Gavin Hirst - Wednesday 17th April 2013

eBay provides Google Adwords report without context

Following on from my previous post about the importance of providing context with any data that is produced, it would appear that eBay have fallen into the trap of doing just that. In a recent article published in the Guardian, it looked at a recently published report by eBay stating that Google Keyword advertising is a waste of money and that no one should be doing it anymore. Unfortunately, what eBay left out of the report was the context that surrounds their own use of Google Adwords and how it may differ from other companies who choose to advertise with Google.



The report by eBay suggests that, “Results show that brand keyword ads [where companies purchase ads on searches for their own name] have no short-term benefits, and that returns from all other keywords are a fraction of conventional estimates,”. They then applied this theory to their own site, removing paid ads from Microsoft and Yahoo but leaving them with Google. They noticed no discernible drop off in the number of visitors to their site, finding that most people got to their site organically.

One thing that needs to be made clear here though is that eBay is a massive, globally recognised brand. They are more than likely going to appear organically at the top or near the top of search engine results pages for many number of keyword searches. They have a strong brand and with it a strong reputation. They have little problem ranking for key terms relating to their business but what about the small to medium size companies out there?

Another thing missed in the report is the effect on Google Adwords Quality Score from Branded Search. Quality Score is the score that Adwords gives to your account, keywords and ad groups – branded search enhances account quality score which can in turn lower CPCs, and because branded terms have generally high click through rates and low CPCs they can bring a valuable boost to the account, at a relatively low cost.


Organic vs paid search

For small to medium size businesses, it can be extremely difficult to gain natural organic ranking for specific keywords. Appearing on page 10 of a Google search engine results page is neither here or there to these companies as they are never going to be found in those deepest, darkest depths. eBay on the other hand is unlikely to struggle to rank for their main keywords; they are a highly trusted and recognised brand.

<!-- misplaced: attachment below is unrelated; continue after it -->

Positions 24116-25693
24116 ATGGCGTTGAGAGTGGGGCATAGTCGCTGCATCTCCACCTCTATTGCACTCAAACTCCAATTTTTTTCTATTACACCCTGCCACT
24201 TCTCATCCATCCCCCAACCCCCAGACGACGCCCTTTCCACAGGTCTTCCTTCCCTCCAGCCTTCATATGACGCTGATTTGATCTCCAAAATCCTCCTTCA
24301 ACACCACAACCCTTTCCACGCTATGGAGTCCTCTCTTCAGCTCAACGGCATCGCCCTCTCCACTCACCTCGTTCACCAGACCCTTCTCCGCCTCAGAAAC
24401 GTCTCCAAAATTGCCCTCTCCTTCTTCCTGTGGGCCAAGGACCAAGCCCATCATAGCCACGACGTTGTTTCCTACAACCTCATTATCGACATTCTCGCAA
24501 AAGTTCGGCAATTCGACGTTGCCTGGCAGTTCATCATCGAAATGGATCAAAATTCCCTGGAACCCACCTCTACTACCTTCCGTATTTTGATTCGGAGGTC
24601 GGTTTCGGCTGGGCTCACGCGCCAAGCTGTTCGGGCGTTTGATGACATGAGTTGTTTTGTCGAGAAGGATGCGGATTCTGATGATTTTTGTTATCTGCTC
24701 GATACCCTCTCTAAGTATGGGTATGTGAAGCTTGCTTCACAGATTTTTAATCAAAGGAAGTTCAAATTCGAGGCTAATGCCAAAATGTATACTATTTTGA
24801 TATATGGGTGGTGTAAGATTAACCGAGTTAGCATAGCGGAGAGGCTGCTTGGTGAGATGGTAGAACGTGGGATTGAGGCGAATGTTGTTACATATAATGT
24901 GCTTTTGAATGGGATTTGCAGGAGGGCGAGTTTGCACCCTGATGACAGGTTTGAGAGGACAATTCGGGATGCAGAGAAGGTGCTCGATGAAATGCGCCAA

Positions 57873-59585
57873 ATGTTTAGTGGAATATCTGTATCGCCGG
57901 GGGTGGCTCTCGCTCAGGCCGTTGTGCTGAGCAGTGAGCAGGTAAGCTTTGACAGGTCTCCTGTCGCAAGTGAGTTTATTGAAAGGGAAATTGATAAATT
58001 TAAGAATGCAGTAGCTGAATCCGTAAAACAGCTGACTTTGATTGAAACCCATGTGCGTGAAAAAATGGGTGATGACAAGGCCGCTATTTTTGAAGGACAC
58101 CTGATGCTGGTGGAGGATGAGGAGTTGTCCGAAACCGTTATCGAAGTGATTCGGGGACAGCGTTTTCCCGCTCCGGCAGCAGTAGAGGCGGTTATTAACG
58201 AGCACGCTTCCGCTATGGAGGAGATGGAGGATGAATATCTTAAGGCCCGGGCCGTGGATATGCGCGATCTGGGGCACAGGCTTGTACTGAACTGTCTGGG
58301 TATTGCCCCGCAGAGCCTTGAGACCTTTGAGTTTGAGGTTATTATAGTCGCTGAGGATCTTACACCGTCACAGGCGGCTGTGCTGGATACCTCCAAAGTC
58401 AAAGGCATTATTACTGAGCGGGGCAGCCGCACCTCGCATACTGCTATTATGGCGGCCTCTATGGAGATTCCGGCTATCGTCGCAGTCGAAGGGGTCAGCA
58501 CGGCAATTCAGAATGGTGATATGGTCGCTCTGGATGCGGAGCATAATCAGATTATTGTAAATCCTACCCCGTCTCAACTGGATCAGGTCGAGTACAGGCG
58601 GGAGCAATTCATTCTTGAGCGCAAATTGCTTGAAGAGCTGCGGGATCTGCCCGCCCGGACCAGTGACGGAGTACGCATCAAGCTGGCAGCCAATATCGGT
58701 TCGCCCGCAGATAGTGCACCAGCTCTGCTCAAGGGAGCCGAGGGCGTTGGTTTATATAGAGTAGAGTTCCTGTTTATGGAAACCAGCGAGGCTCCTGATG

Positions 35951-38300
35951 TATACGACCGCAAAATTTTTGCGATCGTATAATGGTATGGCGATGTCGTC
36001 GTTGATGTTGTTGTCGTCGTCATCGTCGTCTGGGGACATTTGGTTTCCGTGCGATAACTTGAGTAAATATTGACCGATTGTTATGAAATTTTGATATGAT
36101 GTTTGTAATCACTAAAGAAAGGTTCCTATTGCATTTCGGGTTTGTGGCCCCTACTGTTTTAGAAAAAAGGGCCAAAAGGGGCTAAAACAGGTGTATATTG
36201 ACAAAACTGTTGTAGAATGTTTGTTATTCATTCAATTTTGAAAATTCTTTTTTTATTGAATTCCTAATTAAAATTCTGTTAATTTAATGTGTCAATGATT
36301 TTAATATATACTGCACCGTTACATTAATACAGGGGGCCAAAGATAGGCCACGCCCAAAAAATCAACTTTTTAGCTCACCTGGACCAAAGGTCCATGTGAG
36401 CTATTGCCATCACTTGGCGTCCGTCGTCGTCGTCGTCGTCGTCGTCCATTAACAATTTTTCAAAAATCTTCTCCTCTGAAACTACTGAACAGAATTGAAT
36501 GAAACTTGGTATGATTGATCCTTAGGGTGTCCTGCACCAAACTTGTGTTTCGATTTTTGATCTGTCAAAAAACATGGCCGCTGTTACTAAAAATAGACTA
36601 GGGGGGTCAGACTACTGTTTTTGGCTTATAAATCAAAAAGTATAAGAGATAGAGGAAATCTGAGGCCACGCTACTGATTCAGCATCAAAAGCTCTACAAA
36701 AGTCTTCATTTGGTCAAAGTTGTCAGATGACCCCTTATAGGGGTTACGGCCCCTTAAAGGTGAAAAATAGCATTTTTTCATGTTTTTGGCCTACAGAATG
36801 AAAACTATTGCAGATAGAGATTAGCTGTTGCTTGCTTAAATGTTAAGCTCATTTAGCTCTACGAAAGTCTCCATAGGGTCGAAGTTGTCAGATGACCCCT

Many small to medium enterprises rely on Google Adwords to generate click throughs, sales and possibly more importantly, brand awareness. It may be the case that a high proportion of Google users do not click on ads, however the $37 billion revenue generated from advertising in the US suggests that there are plenty of organisations that believe in the value of advertising on Google.

Maybe an advert doesn’t always generate a click for a small to medium enterprise. What it may do is plant a seed; that first recognition by a customer of their brand name and what they do. Although it is difficult to measure that impact, it is no different to many other forms of advertising when it comes to measurement. Radio advertising consistently scores poorly in research into where a customer heard about a product or service. However that customer may have heard the radio advert every day on their way to work and subconsciously it has made a significant impact on their purchasing decision.

I often hear people say ‘Advertising doesn’t work on me – it’s a mugs game’, however we are all subjected to adverts every hour of every day and these, albeit subliminally, have an impact on our buying behaviour. It would be naive to think that our purchasing decisions are not affected by advertising – especially Google Adwords that bring up highly relevant results to a visitor search, particularly when that search is research for a purchasing decision.


Can it work for you?

Google Adwords is a tool that many companies are using alongside their organic SEO activity. At Digital Hothouse, we can help you manage and maintain your Adwords campaigns in order to generate the most impressions and Click throughs. Adword campaigns require constant monitoring and daily evaluation to make sure the keywords identified are working for you. This is something we can help to manage, working closely with your company.

Google Adword campaigns are never a substitute for good, organic SEO activity; writing engaging content, identifying relevant keywords, structuring your content in the right way etc, however do not underestimate the power of Google Adwords to drive traffic to your company’s website, after all, $37 billion suggests there are enough people out there clicking on paid links to justify the expenditure.

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